Looking forward: The Australian property market in 2014


2013 will be remembered as an exciting year for real estate in Australia, with prices experiencing a significant recovery and interest rates being cut significantly by the Reserve Bank of Australia. In light of this I have decided to share this story from Century 21’s Chairman and Owner, Charles Tarbey, with his thoughts on the recovery, interest rates and the removal of red tape in this article from the December edition of Property Investor.


Over the past twelve months the Australian property market has experienced a significant recovery from the trough that prices hit in May 2012. I believe that this recovery was driven in part by the price expectations of sellers.

In some instances, the high price expectations put forward by sellers has resulted in buyers paying what may seem like more than a property is worth. However, it's worth remembering that real estate is a long-term game and if you pay a little bit more for a property it shouldn't matter - so long as you are willing to hold on to the property in order to realise eventual capital gains.

With this being said, the property market in 2014 will again be driven by different trends and I've outlined some factors below which may define the year ahead.


I'm concerned that interest rates may be too low in 2014 and while this may seem like an odd assertion, I believe that the rate should sit around 4-4.5 per cent to sustain stable growth in the property market.

If consumer interest rates were to move a little higher, this should provide a safe, stable market; slowing the current elevated interest in real estate and in turn helping to prevent the risk of a bubble occurring. By providing a safe, stable environment, the market will return to a point where buyers and sellers are negotiating prices and these discussions are not primarily driven by seller's expectations.

You may hear younger real estate professionals excitedly discussing the potential for a boom spurred on by future rate cuts. Conversely, experienced real estate professionals will likely welcome a decision by the Reserve Bank to raise interest rates, as they recognise that a property boom is a disruption to the steady flow of business and asset growth.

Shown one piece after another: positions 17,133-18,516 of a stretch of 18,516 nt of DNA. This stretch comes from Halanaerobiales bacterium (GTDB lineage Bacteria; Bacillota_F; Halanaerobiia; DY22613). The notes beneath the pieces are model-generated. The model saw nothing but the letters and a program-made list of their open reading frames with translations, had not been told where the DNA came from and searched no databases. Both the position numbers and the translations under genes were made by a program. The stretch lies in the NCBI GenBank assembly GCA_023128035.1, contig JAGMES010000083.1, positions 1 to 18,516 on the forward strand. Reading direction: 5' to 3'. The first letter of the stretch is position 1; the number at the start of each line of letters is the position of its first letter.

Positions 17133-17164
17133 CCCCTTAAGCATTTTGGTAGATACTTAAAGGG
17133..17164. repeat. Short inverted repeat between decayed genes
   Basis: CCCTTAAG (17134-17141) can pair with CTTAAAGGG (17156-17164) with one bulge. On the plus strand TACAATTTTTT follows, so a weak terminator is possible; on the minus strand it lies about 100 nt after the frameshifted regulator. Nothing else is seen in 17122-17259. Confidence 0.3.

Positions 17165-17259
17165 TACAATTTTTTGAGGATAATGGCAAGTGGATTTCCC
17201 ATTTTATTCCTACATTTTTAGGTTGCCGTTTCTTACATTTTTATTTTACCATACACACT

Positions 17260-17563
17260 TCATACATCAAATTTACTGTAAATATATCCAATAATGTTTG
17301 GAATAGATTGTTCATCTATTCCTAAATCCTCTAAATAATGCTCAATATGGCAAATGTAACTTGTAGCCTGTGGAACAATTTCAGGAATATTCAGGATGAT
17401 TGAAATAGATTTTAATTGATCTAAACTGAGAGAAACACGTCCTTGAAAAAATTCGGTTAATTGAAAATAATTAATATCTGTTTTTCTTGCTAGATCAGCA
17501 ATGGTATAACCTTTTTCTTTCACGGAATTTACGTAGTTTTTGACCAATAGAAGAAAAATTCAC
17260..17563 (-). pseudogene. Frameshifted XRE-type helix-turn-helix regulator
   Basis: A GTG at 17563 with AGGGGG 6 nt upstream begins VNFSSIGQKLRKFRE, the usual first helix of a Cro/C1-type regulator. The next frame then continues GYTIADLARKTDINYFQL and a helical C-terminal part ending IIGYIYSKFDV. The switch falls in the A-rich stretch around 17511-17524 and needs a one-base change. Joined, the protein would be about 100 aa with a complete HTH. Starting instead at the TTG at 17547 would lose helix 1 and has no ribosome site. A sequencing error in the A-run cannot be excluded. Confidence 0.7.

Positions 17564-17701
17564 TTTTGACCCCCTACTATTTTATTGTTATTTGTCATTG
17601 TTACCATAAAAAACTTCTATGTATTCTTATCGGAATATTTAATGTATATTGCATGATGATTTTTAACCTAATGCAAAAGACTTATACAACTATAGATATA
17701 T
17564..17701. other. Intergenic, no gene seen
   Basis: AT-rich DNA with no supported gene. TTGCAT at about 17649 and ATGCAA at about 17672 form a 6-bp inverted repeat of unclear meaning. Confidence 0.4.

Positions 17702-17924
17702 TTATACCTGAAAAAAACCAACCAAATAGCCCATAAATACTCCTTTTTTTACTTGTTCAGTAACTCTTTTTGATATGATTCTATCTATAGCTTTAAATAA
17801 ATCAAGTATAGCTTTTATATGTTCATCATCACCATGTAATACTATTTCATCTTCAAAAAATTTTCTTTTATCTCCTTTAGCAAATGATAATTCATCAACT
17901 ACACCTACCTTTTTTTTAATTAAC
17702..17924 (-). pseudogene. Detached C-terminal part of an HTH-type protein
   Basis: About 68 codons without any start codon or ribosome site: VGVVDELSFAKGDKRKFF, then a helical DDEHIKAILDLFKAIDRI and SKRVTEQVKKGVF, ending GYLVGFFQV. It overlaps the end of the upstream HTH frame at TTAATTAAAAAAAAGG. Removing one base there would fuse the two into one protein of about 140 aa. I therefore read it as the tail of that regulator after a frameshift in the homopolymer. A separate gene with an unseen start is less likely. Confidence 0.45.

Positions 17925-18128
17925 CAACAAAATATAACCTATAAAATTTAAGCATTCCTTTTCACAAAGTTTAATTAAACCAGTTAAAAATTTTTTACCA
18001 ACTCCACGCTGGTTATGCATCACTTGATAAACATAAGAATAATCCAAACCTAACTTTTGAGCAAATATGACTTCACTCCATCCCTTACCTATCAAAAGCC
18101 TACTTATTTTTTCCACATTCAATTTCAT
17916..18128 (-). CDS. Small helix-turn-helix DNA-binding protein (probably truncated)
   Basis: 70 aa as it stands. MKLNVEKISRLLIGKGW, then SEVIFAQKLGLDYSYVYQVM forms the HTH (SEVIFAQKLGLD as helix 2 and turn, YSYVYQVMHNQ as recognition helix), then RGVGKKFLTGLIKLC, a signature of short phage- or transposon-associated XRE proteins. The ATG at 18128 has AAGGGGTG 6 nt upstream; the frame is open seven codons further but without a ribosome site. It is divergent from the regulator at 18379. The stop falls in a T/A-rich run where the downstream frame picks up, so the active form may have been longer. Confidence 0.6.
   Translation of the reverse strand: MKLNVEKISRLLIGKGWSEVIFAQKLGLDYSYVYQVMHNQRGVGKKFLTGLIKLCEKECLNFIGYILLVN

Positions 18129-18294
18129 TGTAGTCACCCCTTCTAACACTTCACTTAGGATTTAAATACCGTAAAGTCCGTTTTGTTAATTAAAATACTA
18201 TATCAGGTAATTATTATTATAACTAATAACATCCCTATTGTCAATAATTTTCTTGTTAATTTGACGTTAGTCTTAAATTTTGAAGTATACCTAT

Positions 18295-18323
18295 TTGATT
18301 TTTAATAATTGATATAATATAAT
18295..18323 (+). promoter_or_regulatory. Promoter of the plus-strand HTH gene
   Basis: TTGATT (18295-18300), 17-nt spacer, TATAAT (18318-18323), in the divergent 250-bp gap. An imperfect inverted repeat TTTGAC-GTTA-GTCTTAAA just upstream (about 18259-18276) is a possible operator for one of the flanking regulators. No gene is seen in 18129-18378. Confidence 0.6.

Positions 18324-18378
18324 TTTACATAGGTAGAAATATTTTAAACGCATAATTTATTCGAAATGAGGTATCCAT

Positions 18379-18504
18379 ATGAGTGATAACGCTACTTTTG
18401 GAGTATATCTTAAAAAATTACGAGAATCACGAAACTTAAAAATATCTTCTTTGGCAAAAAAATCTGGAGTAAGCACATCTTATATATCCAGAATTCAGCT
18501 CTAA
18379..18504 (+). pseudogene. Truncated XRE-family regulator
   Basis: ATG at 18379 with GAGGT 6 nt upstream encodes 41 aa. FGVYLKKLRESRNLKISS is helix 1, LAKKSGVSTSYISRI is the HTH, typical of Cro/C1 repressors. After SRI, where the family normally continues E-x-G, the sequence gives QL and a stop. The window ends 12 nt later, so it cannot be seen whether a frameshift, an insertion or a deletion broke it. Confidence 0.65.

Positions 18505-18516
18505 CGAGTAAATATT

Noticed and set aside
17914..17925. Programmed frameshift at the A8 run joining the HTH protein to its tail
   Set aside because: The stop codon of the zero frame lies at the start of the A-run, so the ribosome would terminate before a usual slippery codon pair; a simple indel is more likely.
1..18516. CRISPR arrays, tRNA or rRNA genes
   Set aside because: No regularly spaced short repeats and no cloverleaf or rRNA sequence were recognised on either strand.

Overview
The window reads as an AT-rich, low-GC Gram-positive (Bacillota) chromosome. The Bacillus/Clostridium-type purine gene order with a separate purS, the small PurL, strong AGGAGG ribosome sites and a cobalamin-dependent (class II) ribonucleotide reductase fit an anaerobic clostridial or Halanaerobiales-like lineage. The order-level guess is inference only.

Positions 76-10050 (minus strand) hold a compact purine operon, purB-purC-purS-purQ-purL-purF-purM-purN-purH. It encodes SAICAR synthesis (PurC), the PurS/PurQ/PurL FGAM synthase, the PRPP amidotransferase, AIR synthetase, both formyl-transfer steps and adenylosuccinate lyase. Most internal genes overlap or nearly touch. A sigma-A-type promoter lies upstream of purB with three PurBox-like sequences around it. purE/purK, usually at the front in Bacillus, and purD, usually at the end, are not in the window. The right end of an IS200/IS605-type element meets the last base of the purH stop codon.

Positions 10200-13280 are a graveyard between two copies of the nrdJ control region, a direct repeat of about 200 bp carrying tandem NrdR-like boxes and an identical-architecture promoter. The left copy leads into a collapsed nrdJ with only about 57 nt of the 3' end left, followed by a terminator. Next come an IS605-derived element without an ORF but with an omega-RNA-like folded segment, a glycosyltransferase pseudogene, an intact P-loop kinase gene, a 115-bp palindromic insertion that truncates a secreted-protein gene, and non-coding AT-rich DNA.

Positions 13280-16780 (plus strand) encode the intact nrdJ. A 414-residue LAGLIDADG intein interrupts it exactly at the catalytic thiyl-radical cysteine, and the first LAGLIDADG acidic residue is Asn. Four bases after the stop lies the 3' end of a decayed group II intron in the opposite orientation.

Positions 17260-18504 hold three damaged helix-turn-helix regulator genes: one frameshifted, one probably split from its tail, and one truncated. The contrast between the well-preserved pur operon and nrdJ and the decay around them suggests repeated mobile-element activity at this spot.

While nearly all of Australia's capital cities have experienced price growth over 2013, it's worth remembering that this has been concentrated across three main capital cities - Sydney, Perth and Melbourne. Over the past twelve months, price growth in the other capital cities hasn't reached levels higher than 2.8 per cent year-on-year and in the case of Hobart, even declined over the same period.

This price growth should start to spread out over the coming year, as a result of people who are looking to unlock capital gains from their homes in areas that have seen substantial price growth and perhaps use this gain to move to remote or coastal areas.

Perth and Sydney are also the only individual capital city markets in which home values are now higher than they were at their previous peak and this highlights that the current recovery may have some steam left in it yet.


In my opinion, Adelaide is the only capital city in Australia that currently has enough housing stock to meet immigration demand and population growth. All of the other capital cities seem to be lagging behind, primarily because of an excess of red tape forced onto developers trying to get projects off the ground.

In my experience, these developments are being stalled, or even stopped completely, due to this excess of red tape - not at a state level, but at a local council level. The amount of time and money spent dealing with red tape across Australia can be very challenging - in some areas of Sydney, developers will lodge their development application and lodge an application to the land and environment court at the same time.

The development of more medium density housing is essential if we are to be able to meet the present and future demand for housing in Australia's capital cities. The stark reality is that cities like Sydney, Melbourne and Perth will become victims of their own success if people move away because prices are driven too high by excess demand.

It's important that this situation is remedied as it's likely the only way to meet the projected demand for housing and in turn, ensure that future price growth is stable and steady.

I believe that 2014 will be a prosperous year for the Australian property market, particularly for secondary markets that may have missed out on price growth in 2013.

Buyers and sellers alike would be wise to ensure they take time to properly research their local markets and make investment decisions with long-term growth in mind.

Posted by Charles Tarbey on 22/12/2013 at 12:00 AM | Categories:


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